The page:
A central element of Bethesda's Elder Scrolls RPGs is that you, the player, can become the head of virtually every organization in the game. Seriously, if you aren't sitting atop the magic guild, the fighter's guild, the thieves' guild, and the local murder club by the end of the game, were you really even trying?
It sounds like the upcoming sci-fi epic Starfield (opens in new tab) will take a similar, but slightly more restrained, approach: In the latest Constellation Questions video, lead quest designer Will Shen said players will have the opportunity to explore and influence all the game's factions, but won't necessarily be able to take charge of them.
Starfield has a number of confirmed factions (opens in new tab) at this point, including the United Colonies, the Freestar Collective, Ryujin Industries, the Crimson Fleet, and House Va'Ruun. Each of them has a different idea about the sort of future humanity should embrace, from an idealized republic to religious fanaticism, and it's reasonable to assume that some of those competing philosophies would be bound to collide. But Shen said players who want to do it all won't have to worry about missing out on anything.
"One of the early things we decided on was making sure that the main quest actually kind of gives you a little bit of a tour of the settled systems and all of the major players there, so that we can give you a taste of what they're going to be up to," Shen said in the new Constellation Questions video. We also discussed really early on, 'Okay, do we make some of the factions be in conflict with each other?' And we decided we really want to make sure that you can play through all the faction lines independently of each other.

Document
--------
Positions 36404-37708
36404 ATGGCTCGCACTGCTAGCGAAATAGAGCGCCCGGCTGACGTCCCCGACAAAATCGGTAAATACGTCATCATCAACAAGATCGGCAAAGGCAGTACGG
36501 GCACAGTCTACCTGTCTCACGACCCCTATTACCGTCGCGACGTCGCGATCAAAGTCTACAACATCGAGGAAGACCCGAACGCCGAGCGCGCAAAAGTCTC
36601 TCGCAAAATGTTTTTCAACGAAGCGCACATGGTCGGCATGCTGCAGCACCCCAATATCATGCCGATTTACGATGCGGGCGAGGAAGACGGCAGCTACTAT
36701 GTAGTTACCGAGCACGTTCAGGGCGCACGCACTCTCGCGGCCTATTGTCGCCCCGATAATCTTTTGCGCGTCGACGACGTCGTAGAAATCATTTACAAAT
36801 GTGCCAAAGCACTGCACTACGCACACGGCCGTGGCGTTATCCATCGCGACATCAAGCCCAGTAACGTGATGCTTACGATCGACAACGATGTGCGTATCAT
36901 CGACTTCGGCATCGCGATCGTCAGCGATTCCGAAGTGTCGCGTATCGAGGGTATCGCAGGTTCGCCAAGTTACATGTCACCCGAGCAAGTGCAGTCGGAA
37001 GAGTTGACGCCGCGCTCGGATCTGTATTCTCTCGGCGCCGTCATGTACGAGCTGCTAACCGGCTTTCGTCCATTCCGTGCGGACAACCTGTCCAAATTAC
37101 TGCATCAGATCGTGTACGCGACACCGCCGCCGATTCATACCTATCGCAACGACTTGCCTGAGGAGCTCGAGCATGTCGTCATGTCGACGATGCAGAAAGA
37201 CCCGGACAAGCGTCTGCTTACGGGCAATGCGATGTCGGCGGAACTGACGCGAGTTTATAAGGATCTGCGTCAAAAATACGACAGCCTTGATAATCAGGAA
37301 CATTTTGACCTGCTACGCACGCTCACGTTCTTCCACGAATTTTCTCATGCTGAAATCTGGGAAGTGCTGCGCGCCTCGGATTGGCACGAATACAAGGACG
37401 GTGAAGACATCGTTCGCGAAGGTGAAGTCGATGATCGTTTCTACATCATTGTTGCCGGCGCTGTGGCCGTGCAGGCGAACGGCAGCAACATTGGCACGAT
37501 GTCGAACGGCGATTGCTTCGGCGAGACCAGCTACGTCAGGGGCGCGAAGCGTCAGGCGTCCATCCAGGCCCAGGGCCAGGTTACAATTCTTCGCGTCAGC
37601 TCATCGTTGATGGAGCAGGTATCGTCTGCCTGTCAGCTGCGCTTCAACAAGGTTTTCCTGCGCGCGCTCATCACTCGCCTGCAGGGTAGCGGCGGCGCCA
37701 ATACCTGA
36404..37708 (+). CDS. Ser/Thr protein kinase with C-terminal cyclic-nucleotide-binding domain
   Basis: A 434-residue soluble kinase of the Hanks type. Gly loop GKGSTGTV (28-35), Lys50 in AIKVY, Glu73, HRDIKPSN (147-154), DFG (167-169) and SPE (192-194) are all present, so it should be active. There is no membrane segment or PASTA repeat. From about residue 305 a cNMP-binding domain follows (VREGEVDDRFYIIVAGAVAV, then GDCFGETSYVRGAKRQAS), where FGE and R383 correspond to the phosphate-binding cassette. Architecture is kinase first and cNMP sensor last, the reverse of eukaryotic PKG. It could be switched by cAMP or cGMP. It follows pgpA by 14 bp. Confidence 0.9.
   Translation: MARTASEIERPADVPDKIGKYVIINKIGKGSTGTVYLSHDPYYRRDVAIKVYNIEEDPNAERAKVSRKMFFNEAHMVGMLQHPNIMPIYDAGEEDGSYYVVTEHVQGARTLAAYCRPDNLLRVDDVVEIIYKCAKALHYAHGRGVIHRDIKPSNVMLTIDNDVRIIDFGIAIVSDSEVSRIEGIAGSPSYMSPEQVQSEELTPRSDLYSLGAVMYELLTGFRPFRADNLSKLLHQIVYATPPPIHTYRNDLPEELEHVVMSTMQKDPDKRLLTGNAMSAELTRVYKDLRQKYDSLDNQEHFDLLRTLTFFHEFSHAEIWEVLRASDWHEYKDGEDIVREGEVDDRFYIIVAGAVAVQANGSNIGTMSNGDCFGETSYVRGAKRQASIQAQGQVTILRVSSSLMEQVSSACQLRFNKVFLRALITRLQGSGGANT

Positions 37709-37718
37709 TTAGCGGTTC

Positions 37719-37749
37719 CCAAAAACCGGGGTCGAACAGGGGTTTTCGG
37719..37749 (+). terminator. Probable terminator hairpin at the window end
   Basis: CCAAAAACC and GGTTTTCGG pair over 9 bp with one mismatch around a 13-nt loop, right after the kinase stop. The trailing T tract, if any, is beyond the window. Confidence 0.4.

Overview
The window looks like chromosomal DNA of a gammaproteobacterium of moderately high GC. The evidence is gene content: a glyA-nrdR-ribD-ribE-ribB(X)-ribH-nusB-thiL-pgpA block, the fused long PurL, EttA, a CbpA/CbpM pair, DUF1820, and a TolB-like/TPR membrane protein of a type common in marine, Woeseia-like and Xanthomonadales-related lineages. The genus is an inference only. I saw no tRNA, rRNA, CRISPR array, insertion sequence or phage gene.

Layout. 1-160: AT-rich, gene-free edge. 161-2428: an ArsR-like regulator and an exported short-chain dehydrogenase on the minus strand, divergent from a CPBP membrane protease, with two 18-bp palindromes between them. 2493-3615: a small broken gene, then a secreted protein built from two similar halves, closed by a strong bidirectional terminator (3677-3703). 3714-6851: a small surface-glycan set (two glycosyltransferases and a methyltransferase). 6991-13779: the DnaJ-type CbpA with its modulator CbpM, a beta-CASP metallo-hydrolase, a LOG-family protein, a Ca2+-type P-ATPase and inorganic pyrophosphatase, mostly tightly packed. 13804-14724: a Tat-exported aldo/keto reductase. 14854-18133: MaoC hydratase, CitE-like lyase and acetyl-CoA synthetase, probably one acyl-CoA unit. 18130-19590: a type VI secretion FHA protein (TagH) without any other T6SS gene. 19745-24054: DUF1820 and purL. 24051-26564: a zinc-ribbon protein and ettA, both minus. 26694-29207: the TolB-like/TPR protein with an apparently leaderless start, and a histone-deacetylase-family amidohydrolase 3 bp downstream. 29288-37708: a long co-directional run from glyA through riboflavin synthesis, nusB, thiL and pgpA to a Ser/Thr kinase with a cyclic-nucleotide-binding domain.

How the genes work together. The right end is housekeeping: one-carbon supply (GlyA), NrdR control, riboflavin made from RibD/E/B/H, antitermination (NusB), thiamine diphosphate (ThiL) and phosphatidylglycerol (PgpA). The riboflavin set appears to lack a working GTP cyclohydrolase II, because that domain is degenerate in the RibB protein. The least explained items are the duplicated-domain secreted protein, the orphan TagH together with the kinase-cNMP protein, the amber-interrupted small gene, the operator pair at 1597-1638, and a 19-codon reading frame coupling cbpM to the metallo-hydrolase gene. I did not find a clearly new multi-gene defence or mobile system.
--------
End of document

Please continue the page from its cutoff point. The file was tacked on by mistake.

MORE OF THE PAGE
"This time around, we were like, we really want the stories to be a little more personal, right—you're influencing the direction of where this faction is going to go. So, say the politics of the Freestar Rangers, what's more important, is it justice or is it industry, right? Where are you going to try to nudge them in this direction or another. So you don't necessarily end up as the head of every single faction of the game. But obviously all the major characters and every faction questline will be reflecting on your choices. But it can have far-reaching consequences for what that faction is and what it cares about."
That definitely sounds like an approach more akin to Skyrim than to Fallout 4, which lets players dally with all the factions but eventually forces them to make a choice, and leave the others behind. At the same time, it's more down to Earth (which is ironic, given the interstellar nature of the game): In Skyrim you're literally a supernatural hero destined to save the world, whereas in Starfield you seem to be just a new recruit to Constellation, an exploration group similar to "Indiana Jones and the League of Extraordinary Gentlemen," according to Todd Howard .
It won't be just factions who will be influenced by your decisions. Shen said that the companions you meet in Starfield will "have a lot of opinions and points of view about what decisions you'll be making along the main storyline."
Starfield is currently slated to come out sometime in the first half of 2023. Some fans are speculating (opens in new tab) the date will be March 23, which plays nicely into Todd Howard's appreciation for visually appealing release dates—03-23-23—but so far nothing has been confirmed.